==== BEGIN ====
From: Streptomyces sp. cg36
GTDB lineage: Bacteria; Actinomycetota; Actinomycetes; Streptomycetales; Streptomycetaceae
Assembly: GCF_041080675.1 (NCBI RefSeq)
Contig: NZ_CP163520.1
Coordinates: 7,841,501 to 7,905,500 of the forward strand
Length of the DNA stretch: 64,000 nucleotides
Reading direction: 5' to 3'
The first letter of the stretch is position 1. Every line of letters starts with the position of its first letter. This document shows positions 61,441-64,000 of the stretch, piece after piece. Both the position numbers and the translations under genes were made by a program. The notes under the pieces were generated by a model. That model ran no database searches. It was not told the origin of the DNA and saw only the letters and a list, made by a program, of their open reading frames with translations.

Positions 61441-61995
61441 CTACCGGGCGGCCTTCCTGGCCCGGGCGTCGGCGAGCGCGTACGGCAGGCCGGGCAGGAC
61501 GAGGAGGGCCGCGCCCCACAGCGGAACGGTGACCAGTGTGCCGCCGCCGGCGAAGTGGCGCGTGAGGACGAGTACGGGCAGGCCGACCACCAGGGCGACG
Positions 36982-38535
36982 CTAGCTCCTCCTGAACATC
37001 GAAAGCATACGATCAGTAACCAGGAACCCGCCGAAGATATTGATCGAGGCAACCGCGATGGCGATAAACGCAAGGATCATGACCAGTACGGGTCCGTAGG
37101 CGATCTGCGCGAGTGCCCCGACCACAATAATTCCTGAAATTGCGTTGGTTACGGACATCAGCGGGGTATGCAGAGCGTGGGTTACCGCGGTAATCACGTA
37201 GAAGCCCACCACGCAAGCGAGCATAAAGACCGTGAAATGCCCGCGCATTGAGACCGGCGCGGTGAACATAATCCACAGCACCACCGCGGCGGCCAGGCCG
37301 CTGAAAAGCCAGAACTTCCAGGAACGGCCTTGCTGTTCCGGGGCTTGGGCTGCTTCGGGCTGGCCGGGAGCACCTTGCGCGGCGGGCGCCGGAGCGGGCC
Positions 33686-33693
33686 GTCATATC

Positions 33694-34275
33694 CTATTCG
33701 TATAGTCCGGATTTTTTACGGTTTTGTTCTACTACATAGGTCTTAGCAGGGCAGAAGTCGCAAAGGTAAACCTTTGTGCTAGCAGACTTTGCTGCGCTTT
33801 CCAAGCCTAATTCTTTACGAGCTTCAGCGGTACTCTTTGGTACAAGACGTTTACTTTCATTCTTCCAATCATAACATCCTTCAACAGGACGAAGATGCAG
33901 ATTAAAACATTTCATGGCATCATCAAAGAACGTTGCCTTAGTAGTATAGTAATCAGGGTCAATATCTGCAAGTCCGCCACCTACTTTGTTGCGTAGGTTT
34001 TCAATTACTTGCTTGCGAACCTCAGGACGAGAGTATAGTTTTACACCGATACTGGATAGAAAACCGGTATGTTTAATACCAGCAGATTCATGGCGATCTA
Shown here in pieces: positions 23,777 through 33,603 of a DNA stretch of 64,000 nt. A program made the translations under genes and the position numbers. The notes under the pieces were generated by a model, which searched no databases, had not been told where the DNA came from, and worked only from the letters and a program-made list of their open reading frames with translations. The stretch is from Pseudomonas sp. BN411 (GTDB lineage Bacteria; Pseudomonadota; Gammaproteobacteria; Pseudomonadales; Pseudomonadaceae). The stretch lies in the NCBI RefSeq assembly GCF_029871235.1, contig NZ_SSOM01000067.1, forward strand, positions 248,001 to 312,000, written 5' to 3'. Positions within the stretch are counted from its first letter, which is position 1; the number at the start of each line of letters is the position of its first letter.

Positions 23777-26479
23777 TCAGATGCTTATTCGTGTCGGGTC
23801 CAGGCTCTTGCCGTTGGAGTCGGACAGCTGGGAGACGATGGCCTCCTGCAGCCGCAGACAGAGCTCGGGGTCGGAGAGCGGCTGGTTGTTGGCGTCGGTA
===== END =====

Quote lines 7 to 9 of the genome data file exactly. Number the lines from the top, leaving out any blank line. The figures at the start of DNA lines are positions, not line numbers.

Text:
Reading direction: 5' to 3'
The first letter of the stretch is position 1. Every line of letters starts with the position of its first letter. This document shows positions 61,441-64,000 of the stretch, piece after piece. Both the position numbers and the translations under genes were made by a program. The notes under the pieces were generated by a model. That model ran no database searches. It was not told the origin of the DNA and saw only the letters and a list, made by a program, of their open reading frames with translations.

Positions 61441-61995